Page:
Magazine | September 8, 2014, Issue

The Gridlock Clause

You will note its absence from the Constitution

Since 2010, when the Democrats lost their majority in the House and their filibuster-proof majority in the Senate, President Obama’s ability to pursue legislative changes has ground to a halt. Headline after headline blares that the “do-nothing Congress” has enacted the fewest laws in decades. But that gridlock hasn’t halted the president’s plans to implement his policies. In fact, he claims it has strengthened his power to act alone — if Congress won’t act, he can, and will.

President Obama routinely cites Congress’s obstinacy to his agenda as a justification for engaging in a series of executive actions that suspend, waive, and even rewrite statutes. His frustration is understandable, but his response is not justifiable. Brazenly maneuvering around the lawmaking function of Congress is an affront to the constitutional order.

There is nothing new about congressional gridlock. It is perhaps worse than ever today, but partisan impasses are not novel. There is also nothing new about presidents’ creatively reinterpreting the law in order to justify executive policies. What is new is the relationship between these two factors — invoking gridlock as a justification for redefining executive authority. This disruptive constitutional philosophy poses a threat to our separation of powers. It establishes a precedent for this and future presidents to permanently blur the lines between the executive and legislative prerogatives.

Generally, when a president suffers a congressional setback, he has two choices: advance a more moderate compromise proposal that can get past the political roadblock or table the issue. Yet, since 2010, the president has chosen a third path: act as if Congress supported him, and proceed with his agenda unilaterally. He has done this with his unconstitutional recess appointments to the National Labor Relations Board, his unilateral modifications to the Affordable Care Act, his unprecedented expansion of immigration authority via Deferred Action for Childhood Arrivals, and many other actions.

The president isn’t just relying on congressional intransigence as a political reason for acting, as University of Chicago law professor Eric Posner has suggested he is. It is also part of his legal reason. A careful study of his executive actions reveals a broader constitutional philosophy of executive power based on gridlock.

I refer to the president’s purported authority in this realm as his corrective powers. Perceiving a breakdown in the normal political process, the president takes unilateral action to right the wrongs of congressional inaction.

In 2011, Senate Republicans blocked a vote on the president’s nominees to the National Labor Relations Board. To prevent the Senate from going into recess and allowing the president to make recess appointments, Republicans forced the chamber to hold a series of short, minute-long pro forma sessions every three days. This tactic was introduced by Democrats to prevent George W. Bush from making recess appointments.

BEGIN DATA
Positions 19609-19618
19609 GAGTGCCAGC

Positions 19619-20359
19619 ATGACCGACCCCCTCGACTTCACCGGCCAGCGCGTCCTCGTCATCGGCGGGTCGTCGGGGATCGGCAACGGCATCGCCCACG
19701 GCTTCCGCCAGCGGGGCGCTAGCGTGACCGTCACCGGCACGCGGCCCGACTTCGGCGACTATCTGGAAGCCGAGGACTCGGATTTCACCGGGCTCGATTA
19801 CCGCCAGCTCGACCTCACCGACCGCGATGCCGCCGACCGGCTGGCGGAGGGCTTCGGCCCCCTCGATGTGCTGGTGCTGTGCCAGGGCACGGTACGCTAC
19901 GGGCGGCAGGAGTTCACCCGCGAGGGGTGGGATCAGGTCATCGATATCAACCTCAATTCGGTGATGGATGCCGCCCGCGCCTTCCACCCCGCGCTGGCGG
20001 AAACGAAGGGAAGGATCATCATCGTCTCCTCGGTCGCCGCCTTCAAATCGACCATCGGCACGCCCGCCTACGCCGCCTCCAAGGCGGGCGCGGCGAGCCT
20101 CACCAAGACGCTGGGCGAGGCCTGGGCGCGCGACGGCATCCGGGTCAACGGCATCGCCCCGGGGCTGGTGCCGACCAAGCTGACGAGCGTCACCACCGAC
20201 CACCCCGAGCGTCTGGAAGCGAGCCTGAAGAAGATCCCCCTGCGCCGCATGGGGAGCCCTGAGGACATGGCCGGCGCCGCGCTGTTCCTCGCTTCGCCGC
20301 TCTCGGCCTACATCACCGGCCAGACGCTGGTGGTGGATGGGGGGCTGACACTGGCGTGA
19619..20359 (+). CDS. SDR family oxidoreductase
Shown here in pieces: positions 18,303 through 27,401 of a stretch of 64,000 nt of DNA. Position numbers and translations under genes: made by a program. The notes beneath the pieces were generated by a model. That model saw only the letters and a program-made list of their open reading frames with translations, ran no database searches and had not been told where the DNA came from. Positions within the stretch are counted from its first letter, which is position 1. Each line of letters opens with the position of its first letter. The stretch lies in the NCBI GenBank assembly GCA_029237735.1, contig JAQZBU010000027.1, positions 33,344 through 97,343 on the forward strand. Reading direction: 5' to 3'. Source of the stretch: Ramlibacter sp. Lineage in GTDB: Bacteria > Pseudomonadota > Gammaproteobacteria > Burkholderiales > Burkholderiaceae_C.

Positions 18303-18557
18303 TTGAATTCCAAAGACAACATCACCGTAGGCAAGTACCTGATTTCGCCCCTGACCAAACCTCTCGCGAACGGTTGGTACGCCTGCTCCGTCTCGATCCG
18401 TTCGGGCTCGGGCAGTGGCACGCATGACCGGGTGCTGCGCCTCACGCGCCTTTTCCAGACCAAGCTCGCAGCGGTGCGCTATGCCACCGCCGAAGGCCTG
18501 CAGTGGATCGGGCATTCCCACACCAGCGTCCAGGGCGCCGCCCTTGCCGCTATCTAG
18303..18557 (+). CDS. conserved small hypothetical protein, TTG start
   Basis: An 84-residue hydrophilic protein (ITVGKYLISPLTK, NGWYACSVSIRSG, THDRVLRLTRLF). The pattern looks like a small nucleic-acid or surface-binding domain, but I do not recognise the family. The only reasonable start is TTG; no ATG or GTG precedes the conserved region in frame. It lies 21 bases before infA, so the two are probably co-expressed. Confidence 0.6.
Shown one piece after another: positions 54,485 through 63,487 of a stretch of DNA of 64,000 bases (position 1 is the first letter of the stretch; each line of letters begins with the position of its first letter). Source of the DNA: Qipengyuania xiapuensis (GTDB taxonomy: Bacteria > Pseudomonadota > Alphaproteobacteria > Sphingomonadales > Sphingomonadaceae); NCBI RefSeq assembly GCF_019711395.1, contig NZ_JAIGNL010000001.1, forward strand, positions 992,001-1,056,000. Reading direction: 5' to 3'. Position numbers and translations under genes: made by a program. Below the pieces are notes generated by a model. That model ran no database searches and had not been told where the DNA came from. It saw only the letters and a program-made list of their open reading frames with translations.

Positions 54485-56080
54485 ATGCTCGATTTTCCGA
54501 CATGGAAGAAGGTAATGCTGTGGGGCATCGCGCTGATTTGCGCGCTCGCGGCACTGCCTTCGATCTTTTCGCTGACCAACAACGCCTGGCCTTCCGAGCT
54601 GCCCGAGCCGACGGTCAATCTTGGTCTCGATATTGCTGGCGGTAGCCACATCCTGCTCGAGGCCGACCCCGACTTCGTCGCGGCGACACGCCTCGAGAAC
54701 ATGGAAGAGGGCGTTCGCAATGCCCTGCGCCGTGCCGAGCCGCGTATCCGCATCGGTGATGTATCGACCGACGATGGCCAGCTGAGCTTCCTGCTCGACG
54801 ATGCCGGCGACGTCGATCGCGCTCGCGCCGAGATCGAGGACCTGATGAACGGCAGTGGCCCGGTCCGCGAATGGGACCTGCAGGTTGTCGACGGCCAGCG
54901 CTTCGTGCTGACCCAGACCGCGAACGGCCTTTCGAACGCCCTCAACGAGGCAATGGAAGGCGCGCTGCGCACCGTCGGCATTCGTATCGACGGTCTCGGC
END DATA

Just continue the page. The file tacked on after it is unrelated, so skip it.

Without new appointees, the NLRB would lose its quorum, and its ability to issue decisions — an urgent problem. The president had two legitimate options in the face of this political deadlock. First, he could have prevailed upon Senate Democrats to trigger the so-called nuclear option — that is, to eliminate the filibustering of presidential nominations. (Two years later, Senate majority leader Harry Reid did just this, paving the way for confirmations with only a majority vote in the Senate.)

Second, he could have picked more palatable nominees. (A year later, he did just this, by withdrawing the nomination of a controversial board member and substituting an alternative whom Republicans were more willing to back.)

But the president chose Door No. 3. Faced with a political problem that called for a political solution, the president turned to an unconstitutional shortcut: Although the Senate hadn’t gone on recess — what he wanted to happen — Obama acted as if it had. During a 72-hour window between pro forma sessions on January 3 and January 6, 2012, the president deemed the Senate in recess and made three appointments to the NLRB.

In the case of NLRB v. Noel Canning, the Supreme Court unanimously rejected the president’s legal defense of his action and found the recess appointments unconstitutional. But all nine justices went even further than that, specifically refuting the president’s argument that gridlock justified his redefinition of the separation of powers. During oral arguments, Solicitor General Donald H. Verrilli, the administration’s top lawyer, argued that the president’s decision to disregard the pro forma sessions was justified as a “safety valve” in response to “congressional intransigence.” If the president did not make the recess appointees, “the NLRB was going to go dark,” Verrilli said. “It was going to lose its quorum.” The solicitor general’s arguments represented a crystallization of the executive philosophy of the Obama administration.

It was clear that the justices were not in the least persuaded by the solicitor general’s reasoning. Justice Alito charged that the solicitor general was “making a very, very aggressive argument in favor of executive power [that] has nothing whatsoever to do with whether the Senate is in session or not.” The government was asserting, Alito explained, that “when the Senate acts, in [the government’s view] view, irresponsibly and refuses to confirm nominations, then the president must be able to fill those positions.” Chief Justice Roberts put it bluntly: “You spoke of the intransigence of the Senate. Well, they have an absolute right not to confirm nominees that the president submits.” Justice Kagan said that the NLRB’s going “dark” was directly “a result of congressional refusal.” Justice Breyer added, “I can’t find anything that says the purpose of [the recess-appointments clause] has anything at all to do with political fights between Congress and the president.” Ultimately, all nine justices emphatically rejected the president’s position.

Writing for the majority, Justice Breyer made clear that “political opposition in the Senate would not qualify as an unusual circumstance” to justify the president’s making recess appointment during the pro forma sessions. Breyer stressed that this was a “political problem, not a constitutional problem.” Justice Scalia made the point forcefully in a concurring opinion, writing that the Obama administration “asked us to view the recess-appointment power as a ‘safety valve’ against Senatorial ‘intransigence.’” Scalia charged that this was a dangerous argument that translated a political dilemma into a constitutional crisis. The lesson from all nine justices was clear: Gridlock does not give the chief executive a license to redefine his constitutional powers.